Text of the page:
Gnudi al Burro e Salvia

Source: Valentina Guolo-Migotto, Ca’Momi

Recipe Type: | Seasons: ,

This recipe was demonstrated for CUESA’s Market to Table program on December 9, 2017.

Gnudi, literally translating to “naked” in Italian, are simply fantastic little dumplings. Also given the moniker “malfatti,” (poorly made), the gnudi consist of the best part of ravioli, turned inside out. Quick and simple to prepare, and oh-so-satisfying, this dish will soon become a savory staple at your family table. The dough, before portioning, can be kept in a sealed container in the refrigerator for 3-5 days.

Serves 5-6


2 pounds fresh spinach leaves
2 cups ricotta cheese, well-drained
1½ cups all-purpose flour
2½ cups grated Parmigiano-Reggiano cheese, divided
2 large eggs, lightly beaten
⅛ teaspoon freshly grated nutmeg
½ teaspoon salt
¼ – ½ cup sea salt
15 leaves sage, rough-chopped (or about 2 tablespoons of dried sage)
10 tablespoons salted butter, at room temperature (about 1¼ stick)


To prepare the gnudi: Thoroughly wash & drain spinach leaves. Steam spinach in a small amount of water, stirring frequently, until thoroughly cooked (about 5-7 minutes). Transfer to a fine-mesh sieve and drain, squeezing to remove excess liquid. Once cooled, finely chop and remove any additional moisture by blotting with a clean kitchen towel or paper towels.

In a large bowl, combine spinach, ricotta, flour, 1 cup of grated Parmigiano-Reggiano cheese, eggs, nutmeg & salt. Fold all ingredients together until just incorporated, without overworking the mixture. Use a 4 ounce portion scoop to measure gnudi & transfer to a lightly-floured baking sheet until ready to cook. Gently re-shape the gnudi into medium-sized balls with your hands (keeping the mixture cool helps to maintain their shape).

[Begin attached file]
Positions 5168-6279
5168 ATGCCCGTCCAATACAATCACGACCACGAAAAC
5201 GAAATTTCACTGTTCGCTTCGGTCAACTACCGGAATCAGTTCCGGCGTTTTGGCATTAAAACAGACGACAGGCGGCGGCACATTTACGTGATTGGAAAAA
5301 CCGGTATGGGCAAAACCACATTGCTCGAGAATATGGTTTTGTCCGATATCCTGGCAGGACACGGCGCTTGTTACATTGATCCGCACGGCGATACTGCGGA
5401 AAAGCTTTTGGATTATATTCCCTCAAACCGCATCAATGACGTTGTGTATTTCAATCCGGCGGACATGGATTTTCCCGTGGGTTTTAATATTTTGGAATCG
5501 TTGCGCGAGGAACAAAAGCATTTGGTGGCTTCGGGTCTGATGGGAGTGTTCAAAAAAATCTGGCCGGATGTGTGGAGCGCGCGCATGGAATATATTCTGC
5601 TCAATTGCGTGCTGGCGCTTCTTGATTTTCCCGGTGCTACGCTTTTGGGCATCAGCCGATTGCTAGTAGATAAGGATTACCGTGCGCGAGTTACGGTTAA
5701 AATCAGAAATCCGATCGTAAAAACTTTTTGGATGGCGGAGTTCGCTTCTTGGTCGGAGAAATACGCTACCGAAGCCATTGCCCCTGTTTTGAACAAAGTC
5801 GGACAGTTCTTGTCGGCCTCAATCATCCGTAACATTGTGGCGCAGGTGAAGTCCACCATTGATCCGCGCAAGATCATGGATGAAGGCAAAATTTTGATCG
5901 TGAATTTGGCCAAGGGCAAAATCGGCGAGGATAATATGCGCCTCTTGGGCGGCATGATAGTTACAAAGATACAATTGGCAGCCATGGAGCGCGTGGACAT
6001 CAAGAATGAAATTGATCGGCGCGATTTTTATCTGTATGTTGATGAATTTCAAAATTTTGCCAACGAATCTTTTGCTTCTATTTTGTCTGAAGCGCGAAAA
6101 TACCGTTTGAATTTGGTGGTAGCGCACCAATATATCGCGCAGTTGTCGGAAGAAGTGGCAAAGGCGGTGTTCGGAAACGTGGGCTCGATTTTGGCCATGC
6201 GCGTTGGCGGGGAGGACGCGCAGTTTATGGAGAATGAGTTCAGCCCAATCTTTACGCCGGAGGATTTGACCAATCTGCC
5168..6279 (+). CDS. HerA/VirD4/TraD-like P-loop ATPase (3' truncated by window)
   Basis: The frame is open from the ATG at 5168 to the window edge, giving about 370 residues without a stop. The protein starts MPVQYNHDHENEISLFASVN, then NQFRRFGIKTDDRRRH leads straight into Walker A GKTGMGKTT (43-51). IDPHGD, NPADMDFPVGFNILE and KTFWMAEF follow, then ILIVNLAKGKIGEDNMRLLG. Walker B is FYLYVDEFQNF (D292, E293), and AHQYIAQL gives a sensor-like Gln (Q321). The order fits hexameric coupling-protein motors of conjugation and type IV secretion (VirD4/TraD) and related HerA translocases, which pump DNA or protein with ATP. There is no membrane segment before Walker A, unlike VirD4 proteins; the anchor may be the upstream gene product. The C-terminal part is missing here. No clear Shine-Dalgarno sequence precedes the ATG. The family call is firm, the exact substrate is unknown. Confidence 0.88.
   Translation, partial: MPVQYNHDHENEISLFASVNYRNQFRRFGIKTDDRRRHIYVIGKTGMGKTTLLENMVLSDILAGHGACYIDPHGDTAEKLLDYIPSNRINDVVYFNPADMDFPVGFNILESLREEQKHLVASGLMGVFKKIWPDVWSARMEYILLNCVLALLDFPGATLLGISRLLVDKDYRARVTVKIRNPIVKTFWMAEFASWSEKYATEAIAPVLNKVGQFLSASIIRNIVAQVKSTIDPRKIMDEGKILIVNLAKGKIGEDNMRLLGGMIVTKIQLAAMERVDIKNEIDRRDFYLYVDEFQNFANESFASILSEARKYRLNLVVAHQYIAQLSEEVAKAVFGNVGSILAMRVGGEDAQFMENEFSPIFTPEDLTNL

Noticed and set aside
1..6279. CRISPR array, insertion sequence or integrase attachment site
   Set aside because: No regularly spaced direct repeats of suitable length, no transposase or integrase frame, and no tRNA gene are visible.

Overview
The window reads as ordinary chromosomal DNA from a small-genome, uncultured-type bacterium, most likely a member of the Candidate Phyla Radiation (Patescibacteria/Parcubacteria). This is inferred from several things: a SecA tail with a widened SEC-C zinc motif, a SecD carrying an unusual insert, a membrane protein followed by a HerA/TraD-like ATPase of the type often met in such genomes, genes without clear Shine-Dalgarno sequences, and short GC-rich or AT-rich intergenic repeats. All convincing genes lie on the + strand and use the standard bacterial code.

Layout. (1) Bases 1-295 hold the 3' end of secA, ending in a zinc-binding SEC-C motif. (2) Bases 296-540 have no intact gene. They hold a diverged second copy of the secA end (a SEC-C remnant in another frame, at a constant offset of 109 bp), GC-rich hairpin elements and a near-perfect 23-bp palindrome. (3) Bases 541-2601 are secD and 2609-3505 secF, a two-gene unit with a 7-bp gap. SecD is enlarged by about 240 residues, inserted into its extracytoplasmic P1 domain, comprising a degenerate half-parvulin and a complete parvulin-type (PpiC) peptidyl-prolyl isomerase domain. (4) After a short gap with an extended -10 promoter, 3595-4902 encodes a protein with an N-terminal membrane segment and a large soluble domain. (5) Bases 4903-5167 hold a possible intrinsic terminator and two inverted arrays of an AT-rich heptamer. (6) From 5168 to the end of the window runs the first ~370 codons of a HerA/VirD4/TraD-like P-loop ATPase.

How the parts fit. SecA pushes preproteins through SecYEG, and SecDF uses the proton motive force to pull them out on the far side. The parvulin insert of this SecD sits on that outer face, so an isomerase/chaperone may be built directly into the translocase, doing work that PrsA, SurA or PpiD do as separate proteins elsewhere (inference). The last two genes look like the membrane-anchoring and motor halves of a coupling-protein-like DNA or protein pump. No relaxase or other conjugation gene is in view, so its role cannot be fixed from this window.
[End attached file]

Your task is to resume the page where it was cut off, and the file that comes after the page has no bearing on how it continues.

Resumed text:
To cook the gnudi and finish the dish: Fill a Dutch oven or pasta cooker with water and place over high heat. Just prior to coming to a boil, add salt & taste the water. It should be noticeably briny. Add gnudi one at a time and cook for approximately 7 minutes, until just beginning to stiffen. It is best to cook the gnudi in small batches without overloading the pot.

While gnudi are cooking, melt butter in a large sauté pan over low-medium heat and add sage, cooking until the mixture begins to bubble.

When gnudi are cooked, scoop them from the water with a slotted spoon. Plate in shallow pasta bowls, drizzling 2 tablespoons of sage butter and ¼ cup of the grated Parmigiano-Reggiano cheese over the top of each portion. Serve immediately.

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